How does one say goodbye to a brother, a pastor, a mentor, a friend?
They say that life is unfair, but I posit that it is death that is unfair — and I find the unfairness of it to be extremely irksome.
It is difficult for us to be here at this funeral but it is also very good and very right to commend our brother, our pastor, our mentor, our friend to the God who gave him life. It is also very necessary.
To the eyes of the world, Father Steven Moore is dead, but to the eyes of faith he has never been more alive. This misperception by the world is understandable because the world — everything in it and every one in it — has limits.
Those of us who knew Father Moore saw in these last 18 months, time and again, how those limits manifested themselves as he fought the disease which eventually took his life.
It is not fair and in view of this unfairness, it is not surprising that the vision of the world is limited since it cannot see the whole picture. But of course, if you think about it, God is not fair. God is merciful.
We are here to thank Almighty God for the gift of that mercy given to us in the life and ministry of Father Moore.
Now today is the fifth day of the Octave of Christmas. For the rest of the world, the Christmas season is over, but here in the Catholic Church, we are just getting rolling. Having prepared during Advent, we began on Christmas Eve and continue with the season of Christmas right up until the Feast of the Baptism of the Lord on January 8.
To quote the great social philosopher Charlie Brown, “Can somebody tell me what Christmas is all about?”
Well, it’s about hope — a hope that was born in a cave in Bethlehem, laid in a manger, heralded by angels, adored by shepherds, venerated by magi, feared by King Herod, and recognized by Simeon as the promise of salvation.
The hope that was born that day was that the infinite, ineffable, Almighty God, entered fully into the very limits that define human existence.
As we heard in the Gospel of John: “In the beginning was the Word and the Word was with God and the Word was God … and the Word became flesh and made his dwelling among us.”
Whatever the incarnated God touches, he transforms. This happened in Bethlehem when he took on our human nature in the person of Jesus Christ. He did it again at the Jordan when he transformed the waters of baptism into the primal sacrament. And again it happened at the wedding at Cana, raising the institution of marriage to a sacramental dignity.
Then, in the Upper Room, he transformed the Passover into the Lord’s Supper and established the holy priesthood.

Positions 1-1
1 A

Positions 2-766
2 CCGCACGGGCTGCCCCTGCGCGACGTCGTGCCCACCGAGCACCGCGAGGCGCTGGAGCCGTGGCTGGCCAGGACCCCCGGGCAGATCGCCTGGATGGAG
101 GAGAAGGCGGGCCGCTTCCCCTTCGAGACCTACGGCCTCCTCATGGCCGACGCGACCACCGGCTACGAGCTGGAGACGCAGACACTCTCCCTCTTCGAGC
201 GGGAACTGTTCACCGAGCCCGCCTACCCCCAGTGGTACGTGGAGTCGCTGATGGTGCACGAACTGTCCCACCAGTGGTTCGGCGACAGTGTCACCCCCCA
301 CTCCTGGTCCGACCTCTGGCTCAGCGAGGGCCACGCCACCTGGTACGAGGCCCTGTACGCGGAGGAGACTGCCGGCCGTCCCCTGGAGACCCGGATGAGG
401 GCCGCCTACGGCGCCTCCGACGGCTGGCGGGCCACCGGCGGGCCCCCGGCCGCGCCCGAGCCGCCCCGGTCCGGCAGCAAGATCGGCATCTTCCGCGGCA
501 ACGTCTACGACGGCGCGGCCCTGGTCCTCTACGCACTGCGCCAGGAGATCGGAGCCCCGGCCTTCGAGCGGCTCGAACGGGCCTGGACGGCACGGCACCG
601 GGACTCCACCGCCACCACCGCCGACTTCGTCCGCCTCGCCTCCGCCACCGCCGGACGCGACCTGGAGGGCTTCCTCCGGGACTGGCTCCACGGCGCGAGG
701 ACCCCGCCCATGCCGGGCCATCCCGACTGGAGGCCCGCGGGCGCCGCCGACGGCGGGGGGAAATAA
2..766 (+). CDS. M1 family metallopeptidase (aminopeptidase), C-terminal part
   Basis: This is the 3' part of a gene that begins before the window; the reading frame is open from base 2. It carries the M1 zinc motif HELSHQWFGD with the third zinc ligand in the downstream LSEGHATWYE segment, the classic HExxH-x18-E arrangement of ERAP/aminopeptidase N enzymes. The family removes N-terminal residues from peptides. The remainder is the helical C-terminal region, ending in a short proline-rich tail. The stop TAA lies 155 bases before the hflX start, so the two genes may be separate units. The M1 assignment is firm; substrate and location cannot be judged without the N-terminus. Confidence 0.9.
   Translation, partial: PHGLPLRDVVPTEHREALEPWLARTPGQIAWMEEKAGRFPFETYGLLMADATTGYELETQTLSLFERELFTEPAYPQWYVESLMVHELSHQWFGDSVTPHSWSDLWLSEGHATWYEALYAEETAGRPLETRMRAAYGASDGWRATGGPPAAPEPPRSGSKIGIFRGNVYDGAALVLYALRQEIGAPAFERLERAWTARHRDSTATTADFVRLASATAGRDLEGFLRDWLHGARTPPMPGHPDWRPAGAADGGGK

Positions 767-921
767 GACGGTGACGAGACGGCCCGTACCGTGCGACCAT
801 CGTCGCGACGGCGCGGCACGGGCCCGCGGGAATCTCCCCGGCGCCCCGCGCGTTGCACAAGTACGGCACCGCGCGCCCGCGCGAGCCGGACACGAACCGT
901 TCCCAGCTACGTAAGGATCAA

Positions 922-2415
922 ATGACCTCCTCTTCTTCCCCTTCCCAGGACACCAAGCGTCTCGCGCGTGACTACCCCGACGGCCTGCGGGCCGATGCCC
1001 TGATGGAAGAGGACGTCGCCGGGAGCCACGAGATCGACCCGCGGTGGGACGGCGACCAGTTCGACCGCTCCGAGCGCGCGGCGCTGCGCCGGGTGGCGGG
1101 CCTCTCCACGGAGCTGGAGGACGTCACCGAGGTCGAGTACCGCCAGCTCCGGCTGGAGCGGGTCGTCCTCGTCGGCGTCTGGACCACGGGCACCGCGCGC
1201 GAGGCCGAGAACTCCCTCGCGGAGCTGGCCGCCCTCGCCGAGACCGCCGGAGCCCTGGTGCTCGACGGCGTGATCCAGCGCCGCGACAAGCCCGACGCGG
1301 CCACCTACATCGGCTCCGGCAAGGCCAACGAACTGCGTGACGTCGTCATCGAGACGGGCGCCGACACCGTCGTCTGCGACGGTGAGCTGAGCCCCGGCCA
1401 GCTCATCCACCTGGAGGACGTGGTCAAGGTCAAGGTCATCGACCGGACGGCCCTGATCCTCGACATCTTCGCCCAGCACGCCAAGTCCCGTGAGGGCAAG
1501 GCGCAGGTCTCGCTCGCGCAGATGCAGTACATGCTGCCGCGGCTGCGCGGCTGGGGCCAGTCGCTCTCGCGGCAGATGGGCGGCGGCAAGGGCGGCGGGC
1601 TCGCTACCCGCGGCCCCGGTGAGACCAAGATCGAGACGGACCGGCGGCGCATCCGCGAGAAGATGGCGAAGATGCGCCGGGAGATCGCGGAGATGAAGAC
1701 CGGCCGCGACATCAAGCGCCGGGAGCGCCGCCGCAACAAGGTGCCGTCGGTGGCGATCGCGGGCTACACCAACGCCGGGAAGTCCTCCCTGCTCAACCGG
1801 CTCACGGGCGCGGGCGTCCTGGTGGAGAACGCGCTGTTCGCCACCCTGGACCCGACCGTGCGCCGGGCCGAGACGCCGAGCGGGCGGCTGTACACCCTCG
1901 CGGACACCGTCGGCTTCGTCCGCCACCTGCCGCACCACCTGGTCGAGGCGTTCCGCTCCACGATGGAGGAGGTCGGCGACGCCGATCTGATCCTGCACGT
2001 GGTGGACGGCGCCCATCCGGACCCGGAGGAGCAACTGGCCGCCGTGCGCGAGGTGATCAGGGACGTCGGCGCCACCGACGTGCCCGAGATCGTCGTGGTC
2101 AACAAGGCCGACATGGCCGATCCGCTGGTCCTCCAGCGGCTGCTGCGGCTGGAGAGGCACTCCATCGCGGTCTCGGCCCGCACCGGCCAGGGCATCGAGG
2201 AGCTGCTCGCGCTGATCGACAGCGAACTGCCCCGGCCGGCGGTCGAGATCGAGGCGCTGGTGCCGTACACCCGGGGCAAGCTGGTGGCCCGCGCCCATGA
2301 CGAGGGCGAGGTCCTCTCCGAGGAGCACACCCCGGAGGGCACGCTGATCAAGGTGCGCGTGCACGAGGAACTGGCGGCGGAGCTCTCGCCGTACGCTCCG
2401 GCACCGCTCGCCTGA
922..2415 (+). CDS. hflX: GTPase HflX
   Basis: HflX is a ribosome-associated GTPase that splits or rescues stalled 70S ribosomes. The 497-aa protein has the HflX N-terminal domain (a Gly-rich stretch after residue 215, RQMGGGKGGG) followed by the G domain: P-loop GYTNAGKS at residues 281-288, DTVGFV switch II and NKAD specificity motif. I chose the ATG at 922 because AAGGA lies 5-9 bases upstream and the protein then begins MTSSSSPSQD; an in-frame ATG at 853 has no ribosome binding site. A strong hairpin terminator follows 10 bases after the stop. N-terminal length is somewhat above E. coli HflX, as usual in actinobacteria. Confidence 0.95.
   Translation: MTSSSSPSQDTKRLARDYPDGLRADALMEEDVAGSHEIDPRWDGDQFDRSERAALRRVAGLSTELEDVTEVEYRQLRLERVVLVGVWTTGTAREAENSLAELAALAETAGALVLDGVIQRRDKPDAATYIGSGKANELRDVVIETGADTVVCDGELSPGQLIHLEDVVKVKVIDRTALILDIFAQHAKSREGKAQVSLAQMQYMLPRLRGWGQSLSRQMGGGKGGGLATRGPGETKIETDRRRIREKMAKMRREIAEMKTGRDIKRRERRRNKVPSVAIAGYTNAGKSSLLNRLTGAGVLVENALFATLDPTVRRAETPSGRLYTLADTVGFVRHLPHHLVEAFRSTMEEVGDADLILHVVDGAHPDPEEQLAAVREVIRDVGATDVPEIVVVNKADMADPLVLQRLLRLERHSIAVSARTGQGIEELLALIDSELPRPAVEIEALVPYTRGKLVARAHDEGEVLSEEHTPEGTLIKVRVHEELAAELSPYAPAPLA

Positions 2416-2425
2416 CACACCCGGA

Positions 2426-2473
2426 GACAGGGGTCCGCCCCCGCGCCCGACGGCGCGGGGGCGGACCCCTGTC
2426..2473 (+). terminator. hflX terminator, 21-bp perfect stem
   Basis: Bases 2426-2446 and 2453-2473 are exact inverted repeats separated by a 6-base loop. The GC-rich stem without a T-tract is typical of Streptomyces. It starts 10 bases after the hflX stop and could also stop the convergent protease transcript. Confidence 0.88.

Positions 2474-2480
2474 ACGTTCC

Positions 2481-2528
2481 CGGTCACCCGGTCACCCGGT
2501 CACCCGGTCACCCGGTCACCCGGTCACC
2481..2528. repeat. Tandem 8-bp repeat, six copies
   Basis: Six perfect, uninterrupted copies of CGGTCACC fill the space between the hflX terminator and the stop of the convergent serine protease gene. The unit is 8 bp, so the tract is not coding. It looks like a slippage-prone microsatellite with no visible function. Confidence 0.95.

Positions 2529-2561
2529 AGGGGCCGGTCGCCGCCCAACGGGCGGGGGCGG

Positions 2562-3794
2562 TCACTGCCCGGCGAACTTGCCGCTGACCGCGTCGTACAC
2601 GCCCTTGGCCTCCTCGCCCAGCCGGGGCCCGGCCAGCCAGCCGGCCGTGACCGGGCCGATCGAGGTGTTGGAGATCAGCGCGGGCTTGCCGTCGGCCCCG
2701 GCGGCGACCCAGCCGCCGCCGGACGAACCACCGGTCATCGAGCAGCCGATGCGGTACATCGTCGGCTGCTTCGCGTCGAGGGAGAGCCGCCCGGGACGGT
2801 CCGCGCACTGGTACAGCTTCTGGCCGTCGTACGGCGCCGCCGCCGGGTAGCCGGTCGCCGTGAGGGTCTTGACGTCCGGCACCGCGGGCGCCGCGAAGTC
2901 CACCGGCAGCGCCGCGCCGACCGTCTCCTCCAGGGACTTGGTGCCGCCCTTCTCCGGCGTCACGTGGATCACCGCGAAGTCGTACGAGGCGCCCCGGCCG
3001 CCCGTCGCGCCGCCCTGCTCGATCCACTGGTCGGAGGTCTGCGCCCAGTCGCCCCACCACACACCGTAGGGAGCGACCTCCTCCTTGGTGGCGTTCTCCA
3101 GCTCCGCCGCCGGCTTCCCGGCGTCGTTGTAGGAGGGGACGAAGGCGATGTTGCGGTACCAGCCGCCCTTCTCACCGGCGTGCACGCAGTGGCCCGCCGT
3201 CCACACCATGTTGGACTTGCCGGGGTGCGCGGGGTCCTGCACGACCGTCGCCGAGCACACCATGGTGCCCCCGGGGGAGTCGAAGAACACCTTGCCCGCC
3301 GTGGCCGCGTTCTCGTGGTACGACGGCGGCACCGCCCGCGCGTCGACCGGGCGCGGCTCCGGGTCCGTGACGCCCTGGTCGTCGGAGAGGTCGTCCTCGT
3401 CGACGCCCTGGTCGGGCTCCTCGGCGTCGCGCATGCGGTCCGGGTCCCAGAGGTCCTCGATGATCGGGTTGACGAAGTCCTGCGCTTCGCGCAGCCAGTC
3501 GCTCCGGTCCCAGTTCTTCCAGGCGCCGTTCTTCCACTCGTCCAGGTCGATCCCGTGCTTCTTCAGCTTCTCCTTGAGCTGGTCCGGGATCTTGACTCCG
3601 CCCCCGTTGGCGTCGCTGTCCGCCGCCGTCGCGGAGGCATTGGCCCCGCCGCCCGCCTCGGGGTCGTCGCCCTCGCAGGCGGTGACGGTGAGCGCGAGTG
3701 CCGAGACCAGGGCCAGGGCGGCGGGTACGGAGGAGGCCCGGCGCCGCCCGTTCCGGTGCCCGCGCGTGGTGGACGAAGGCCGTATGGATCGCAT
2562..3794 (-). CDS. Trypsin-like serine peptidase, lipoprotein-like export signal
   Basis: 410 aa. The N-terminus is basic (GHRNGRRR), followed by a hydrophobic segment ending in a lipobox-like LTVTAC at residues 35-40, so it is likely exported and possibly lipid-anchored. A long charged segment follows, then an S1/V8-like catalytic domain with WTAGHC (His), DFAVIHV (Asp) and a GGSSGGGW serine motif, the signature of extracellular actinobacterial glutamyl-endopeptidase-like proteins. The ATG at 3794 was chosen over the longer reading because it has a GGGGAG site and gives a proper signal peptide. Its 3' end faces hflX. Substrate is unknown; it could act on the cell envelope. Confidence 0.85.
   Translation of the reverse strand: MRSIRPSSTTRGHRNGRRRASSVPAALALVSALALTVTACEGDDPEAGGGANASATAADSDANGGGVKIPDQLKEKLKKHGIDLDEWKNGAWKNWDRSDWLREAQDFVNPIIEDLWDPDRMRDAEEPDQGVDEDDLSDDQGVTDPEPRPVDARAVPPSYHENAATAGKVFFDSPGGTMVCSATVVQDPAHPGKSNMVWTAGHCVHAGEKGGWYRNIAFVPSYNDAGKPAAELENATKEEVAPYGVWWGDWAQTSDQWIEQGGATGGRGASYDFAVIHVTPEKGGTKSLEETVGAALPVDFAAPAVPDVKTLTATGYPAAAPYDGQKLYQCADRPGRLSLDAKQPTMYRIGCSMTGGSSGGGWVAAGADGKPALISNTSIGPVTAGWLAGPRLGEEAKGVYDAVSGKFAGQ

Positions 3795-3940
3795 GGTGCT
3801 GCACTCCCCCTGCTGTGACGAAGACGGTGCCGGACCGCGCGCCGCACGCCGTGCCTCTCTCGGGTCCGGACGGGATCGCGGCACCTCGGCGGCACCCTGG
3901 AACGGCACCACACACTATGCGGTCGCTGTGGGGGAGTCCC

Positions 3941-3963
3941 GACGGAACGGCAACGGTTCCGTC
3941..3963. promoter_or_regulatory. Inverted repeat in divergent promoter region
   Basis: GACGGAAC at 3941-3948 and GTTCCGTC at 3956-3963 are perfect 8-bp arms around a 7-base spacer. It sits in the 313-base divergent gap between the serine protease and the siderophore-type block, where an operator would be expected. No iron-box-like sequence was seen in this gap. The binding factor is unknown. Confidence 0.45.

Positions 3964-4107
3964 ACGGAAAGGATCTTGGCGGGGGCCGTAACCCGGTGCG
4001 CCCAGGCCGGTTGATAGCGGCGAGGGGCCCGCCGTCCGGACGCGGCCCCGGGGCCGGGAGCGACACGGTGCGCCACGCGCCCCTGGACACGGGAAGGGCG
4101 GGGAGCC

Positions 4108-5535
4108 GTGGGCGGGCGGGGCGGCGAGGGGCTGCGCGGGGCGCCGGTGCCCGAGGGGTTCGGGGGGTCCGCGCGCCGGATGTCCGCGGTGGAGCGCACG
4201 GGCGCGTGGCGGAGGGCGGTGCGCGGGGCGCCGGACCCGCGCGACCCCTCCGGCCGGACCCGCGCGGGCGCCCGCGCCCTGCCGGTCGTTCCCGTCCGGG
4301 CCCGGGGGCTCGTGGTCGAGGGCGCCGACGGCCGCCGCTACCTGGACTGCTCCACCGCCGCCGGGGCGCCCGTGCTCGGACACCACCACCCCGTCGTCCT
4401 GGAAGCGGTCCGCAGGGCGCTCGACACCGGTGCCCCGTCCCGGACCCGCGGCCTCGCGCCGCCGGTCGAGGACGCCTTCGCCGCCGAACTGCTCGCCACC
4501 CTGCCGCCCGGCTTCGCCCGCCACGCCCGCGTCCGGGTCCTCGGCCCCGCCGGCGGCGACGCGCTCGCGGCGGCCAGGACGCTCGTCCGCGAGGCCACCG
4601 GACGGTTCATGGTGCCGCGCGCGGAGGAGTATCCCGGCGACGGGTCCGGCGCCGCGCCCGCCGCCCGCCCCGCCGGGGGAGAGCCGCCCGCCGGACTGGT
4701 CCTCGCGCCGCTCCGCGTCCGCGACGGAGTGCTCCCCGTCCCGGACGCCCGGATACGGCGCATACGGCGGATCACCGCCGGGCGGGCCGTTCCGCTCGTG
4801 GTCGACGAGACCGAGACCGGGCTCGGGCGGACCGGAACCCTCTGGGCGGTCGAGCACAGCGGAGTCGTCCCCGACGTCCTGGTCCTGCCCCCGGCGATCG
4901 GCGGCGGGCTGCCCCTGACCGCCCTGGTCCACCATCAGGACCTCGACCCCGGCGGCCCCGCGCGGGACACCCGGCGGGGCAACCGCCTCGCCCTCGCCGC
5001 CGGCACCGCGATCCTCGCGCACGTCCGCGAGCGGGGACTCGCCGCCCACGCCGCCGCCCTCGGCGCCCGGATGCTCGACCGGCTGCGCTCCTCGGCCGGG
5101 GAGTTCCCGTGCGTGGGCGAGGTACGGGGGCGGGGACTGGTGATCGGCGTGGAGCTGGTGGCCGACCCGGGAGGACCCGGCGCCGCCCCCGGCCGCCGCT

This is the very same priesthood of Jesus Christ, into which Steven C. Moore was ordained on June 12, 1976 — a vocation that defined his life from that day forward.
Pope Francis recently remarked, “There is nothing more beautiful for a man than to be called to the priesthood, to be called to follow Jesus, to be with him, to bring Jesus to others, to bring them his word and his forgiveness.”
The pope is right. There is nothing more beautiful for a man than to be called to the priesthood, to continue the saving and merciful mission of Christ, to make the hope that was laid in the manger a reality in the lives of everyone he touches so that they truly know in their heart of hearts that he is Emmanuel – God with us.
It is at once an awesome and humbling vocation. Referring to his own ordination to the priesthood, Saint John Vianney, the patron saint of parish priests once said: “One kneels in the awareness of his own nothingness and rises a priest forever.”
Priests, with eyes of faith, hearts on fire, arms that embrace and with hands that touch and transform this limited world, carry on the saving mission of Christ, the great high priest.
What a beautiful thing, to see this reality lived out in the priesthood of someone like Father Steven Moore — with wit, with tact, incredibly keen perception, kindness and, yes, love.
But it was not so much what Father Moore did, it was the way he did it — with awareness of the human sensitivities involved.
Father Moore lived his priesthood in this limited world and made our little part of it better.
In view of a life lived thus, we can begin to understand why the world, though often puzzled by the priesthood, nevertheless respects and admires the priest. Deep down, despite all of its limits, the world knows that it needs the priesthood, which is in fact the transformative touch of the mercy of God through the hands of his priests.
Yes, God so loved the world, that he sent his only Son, that whoever should believe in him should not die, but have eternal life. How grateful we are that God so loved Alaska that he sent us Father Moore.
Father Moore was fond of ending funeral homilies in a particular way.
He said, “I often think that some of the greatest gifts that God gives us are those people he sends into our lives, who mold us, who shape us, who challenge us, who love us. We are better for having known them.”
Let us give thanks to Almighty God for the gift of Father Moore — a priest of Jesus Christ forever, in the order of Melchizedek.